Pittsfield woman admits egging vehicle she thought was investigator's
PITTSFIELD -- A city woman who threw eggs at a car she thought belonged to a police investigator could see her charges dismissed if she pays restitution and stays out of trouble for six months.
Cynthia Palma, 51, of Pecks Road, lobbed three eggs at a passing SUV at about 8 p.m. April 13, according to Pittsfield Police. One of the eggs hit the car, chipping off paint and splattering across the side of the Dodge Journey, which was driven by a 27-year-old woman.
The woman told police she was so startled by the egg hitting her vehicle that she nearly crashed.
After Palma was confronted by the driver, she apologized and used soap and water to try and clean the mess, according to a police report.
When police showed up, Palma allegedly admitted throwing the eggs, but said she mistakenly thought it belonged to a Pittsfield Police investigator, whom she believed was driving up and down the road "harassing" her. The police report notes that the investigator wasn't working that day.
Three days earlier, another police officer responded to Palma's house in connection with a report that she was harassing some workers across the street from her home, police said. Palma said she believed the investigator put up cameras on a utility pole and parked a van to watch her, according to the report.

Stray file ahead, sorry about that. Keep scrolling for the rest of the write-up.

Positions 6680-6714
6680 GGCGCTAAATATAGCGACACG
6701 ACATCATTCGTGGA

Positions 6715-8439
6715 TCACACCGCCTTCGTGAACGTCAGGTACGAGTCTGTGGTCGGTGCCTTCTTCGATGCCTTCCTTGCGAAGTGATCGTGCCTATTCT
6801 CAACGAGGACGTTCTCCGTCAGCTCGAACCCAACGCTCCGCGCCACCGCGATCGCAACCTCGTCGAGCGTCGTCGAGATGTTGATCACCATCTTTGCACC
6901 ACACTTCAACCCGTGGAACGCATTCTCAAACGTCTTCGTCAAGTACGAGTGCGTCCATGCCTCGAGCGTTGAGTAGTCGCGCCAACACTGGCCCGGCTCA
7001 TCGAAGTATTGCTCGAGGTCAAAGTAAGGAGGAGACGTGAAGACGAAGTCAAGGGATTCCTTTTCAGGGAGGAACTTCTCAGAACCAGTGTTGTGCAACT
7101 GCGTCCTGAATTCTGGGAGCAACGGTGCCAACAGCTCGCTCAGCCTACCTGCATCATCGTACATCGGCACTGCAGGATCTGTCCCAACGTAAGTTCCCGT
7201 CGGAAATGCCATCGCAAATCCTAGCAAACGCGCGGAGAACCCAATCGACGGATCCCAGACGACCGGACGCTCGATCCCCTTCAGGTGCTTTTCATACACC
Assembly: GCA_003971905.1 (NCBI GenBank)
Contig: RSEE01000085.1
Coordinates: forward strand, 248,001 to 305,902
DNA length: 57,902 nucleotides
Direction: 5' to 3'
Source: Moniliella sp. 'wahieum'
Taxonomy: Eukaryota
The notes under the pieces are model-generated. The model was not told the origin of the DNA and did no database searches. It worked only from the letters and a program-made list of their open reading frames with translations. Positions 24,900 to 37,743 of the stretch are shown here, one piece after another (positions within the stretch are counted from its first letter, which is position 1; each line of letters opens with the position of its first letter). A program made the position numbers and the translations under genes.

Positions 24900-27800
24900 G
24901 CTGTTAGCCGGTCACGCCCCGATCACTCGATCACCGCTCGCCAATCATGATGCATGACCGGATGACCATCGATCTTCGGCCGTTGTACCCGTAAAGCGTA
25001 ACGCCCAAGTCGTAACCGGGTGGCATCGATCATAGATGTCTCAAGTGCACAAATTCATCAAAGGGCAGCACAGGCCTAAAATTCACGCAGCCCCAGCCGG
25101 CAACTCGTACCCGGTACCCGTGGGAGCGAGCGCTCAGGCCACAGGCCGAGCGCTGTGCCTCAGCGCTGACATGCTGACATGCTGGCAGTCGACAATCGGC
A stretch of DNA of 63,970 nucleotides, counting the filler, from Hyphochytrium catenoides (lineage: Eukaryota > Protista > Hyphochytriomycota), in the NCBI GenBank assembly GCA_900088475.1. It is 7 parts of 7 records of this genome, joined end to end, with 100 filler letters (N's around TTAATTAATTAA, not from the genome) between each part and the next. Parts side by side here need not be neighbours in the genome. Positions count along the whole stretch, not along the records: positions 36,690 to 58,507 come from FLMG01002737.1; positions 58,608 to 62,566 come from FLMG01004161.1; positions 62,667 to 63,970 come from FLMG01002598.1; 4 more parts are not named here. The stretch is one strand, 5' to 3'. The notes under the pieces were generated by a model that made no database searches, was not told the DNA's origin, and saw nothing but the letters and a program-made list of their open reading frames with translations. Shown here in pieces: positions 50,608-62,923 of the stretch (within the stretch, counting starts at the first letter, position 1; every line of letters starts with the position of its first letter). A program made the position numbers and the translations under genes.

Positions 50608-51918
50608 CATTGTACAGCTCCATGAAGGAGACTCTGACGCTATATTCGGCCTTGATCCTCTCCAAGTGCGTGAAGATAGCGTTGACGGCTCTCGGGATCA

In Central Berkshire District Court on Tuesday, Palma admitted to facts sufficient for a finding of guilt on a charge of wanton destruction of property under $250. She had originally been charged with felony vandalism.
Assistant Berkshire District Attorney Dana Parsons asked that Palma be given a six-month continuation without a finding of guilt and that the defendant be ordered not to have contact with the victim during that time.
Palma's attorney, William B. Barry, told the court his client regretted her actions and knew it had been a stupid thing to do. He said she had offered to pay restitution to the woman.
Judge Fredric D. Rutberg gave Palma a six-month continuation without a finding of guilt, ordered her to have no contact with the victim and to pay restitution.
A restitution conference is scheduled for next month to determine how much money Palma will have to reimburse the woman.
If the defendant stays out of trouble for six months the charge will be dismissed.
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